I will never forget when I had to move away, and when I returned back into town I had to go see her in a nursing home. She didn’t even look the same. She looked so defeated and disoriented. My heart broke because I knew there was nothing I could do for her. I couldn’t change the deterioration of her body or of her mind. I couldn’t make her eat or give her back her will to live. I wanted her to recognize me and talk to me about things in the past. I wanted her to tell me how proud she was of me. I wanted her to know just how much I loved her. I wanted her to remember how I would tell her every day and that I loved her just as much this day, as I did any other day. As I held her hand I kissed her forehead and told her, “Grandma, I love you so much,” yet nothing come back to me but an empty stare from her beautiful brown eyes. The silence was deafening to my heart.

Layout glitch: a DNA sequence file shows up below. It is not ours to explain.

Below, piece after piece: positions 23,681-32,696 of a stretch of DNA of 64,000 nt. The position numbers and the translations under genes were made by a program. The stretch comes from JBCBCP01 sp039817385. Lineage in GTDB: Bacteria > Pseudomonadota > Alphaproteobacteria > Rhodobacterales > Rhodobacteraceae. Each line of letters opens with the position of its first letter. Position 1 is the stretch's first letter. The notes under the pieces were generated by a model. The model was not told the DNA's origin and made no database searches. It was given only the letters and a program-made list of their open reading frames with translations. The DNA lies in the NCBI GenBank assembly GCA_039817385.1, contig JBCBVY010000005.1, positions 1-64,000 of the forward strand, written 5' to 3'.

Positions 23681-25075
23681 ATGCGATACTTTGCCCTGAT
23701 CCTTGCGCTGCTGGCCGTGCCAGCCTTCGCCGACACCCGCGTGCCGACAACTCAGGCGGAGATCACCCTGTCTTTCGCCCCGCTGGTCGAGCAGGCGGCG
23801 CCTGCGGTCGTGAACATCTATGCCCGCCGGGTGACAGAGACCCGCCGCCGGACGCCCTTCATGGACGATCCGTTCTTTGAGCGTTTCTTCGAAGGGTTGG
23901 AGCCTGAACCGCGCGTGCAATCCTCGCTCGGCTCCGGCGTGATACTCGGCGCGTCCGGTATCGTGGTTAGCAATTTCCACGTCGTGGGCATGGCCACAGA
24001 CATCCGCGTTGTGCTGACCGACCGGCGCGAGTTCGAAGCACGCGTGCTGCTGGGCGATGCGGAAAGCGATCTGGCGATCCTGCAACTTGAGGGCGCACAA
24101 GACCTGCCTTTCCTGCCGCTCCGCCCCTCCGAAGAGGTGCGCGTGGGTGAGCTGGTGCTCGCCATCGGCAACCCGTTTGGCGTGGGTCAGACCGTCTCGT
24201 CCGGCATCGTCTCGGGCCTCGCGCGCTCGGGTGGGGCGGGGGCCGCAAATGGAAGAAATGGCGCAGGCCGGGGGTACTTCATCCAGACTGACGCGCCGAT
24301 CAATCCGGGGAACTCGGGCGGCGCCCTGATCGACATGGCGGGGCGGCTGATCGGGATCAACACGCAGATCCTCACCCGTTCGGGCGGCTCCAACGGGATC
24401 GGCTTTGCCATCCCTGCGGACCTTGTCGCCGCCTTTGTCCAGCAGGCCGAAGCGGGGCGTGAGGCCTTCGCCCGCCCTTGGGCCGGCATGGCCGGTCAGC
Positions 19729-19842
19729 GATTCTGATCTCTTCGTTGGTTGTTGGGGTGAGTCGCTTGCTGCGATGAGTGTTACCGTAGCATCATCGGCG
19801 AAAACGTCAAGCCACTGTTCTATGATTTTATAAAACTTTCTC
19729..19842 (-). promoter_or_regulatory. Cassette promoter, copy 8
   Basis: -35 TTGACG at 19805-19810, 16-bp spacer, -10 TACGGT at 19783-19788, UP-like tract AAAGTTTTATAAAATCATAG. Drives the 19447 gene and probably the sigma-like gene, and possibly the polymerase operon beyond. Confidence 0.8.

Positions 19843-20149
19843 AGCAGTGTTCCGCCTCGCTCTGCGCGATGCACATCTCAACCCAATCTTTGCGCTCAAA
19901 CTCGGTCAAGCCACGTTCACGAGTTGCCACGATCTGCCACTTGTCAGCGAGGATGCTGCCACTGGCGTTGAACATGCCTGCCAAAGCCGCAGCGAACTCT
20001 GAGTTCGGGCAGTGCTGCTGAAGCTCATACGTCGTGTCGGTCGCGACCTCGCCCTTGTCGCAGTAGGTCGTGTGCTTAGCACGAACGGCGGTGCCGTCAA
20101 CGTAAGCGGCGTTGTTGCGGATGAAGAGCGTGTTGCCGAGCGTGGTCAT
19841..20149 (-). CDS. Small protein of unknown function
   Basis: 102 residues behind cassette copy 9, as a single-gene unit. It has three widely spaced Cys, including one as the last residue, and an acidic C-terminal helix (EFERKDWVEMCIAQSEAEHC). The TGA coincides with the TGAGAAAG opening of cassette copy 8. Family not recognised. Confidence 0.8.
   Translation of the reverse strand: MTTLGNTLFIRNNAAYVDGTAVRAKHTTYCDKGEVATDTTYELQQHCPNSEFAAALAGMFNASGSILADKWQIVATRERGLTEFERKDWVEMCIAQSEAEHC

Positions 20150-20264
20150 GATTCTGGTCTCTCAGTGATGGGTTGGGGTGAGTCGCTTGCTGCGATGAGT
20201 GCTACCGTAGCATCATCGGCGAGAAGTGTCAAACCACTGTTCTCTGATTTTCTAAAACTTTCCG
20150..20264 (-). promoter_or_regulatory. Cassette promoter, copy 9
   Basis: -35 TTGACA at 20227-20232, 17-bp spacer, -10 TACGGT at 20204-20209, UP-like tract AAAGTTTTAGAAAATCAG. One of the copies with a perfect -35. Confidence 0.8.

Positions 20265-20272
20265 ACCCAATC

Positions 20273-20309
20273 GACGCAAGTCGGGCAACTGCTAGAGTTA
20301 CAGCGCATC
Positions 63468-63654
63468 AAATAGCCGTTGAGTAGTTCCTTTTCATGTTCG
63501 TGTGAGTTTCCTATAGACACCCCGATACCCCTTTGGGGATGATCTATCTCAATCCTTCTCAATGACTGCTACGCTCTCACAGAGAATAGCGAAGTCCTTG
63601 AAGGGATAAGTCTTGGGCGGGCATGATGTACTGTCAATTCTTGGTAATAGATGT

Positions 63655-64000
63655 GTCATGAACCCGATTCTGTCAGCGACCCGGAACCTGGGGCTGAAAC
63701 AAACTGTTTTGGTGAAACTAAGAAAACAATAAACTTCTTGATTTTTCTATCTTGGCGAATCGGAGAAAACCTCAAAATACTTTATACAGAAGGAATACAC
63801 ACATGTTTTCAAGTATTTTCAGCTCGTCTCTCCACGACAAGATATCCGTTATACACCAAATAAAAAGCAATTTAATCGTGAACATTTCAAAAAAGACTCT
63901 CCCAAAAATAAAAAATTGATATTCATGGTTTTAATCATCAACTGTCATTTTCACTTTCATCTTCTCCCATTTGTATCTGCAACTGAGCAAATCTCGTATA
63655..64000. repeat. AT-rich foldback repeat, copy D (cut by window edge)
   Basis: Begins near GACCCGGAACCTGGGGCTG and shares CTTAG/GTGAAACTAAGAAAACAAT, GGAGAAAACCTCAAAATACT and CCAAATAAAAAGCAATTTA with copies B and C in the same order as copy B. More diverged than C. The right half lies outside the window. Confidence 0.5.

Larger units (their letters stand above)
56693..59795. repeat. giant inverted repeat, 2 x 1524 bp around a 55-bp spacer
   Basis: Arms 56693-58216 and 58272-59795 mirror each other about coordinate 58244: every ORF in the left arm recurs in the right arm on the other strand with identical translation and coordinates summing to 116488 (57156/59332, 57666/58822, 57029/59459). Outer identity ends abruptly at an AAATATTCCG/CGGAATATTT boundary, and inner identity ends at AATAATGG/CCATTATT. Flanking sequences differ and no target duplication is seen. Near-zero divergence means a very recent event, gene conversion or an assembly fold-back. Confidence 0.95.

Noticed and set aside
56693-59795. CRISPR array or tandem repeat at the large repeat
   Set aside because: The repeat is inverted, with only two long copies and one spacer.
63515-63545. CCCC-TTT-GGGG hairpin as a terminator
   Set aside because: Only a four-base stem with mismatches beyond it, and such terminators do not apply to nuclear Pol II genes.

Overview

I didn’t want to leave that room, but I couldn’t bear to see her that way. I didn’t want to walk away from her down that long hallway to the door that led outside. I knew in my heart of hearts that once I pushed that glass door open to the outside, I would never see her again.

I forced myself not to look back at her, and almost as though in slow motion, as I put my hand on the door to leave, I could hear her small sweet voice calling out to me…” I love you Dori Jo.”

Although our body and our minds may fail us, I believe that within us lies the greatest gift of all, that can never fail, and that is love.

This entry was posted on November 30, 2012. 1 Comment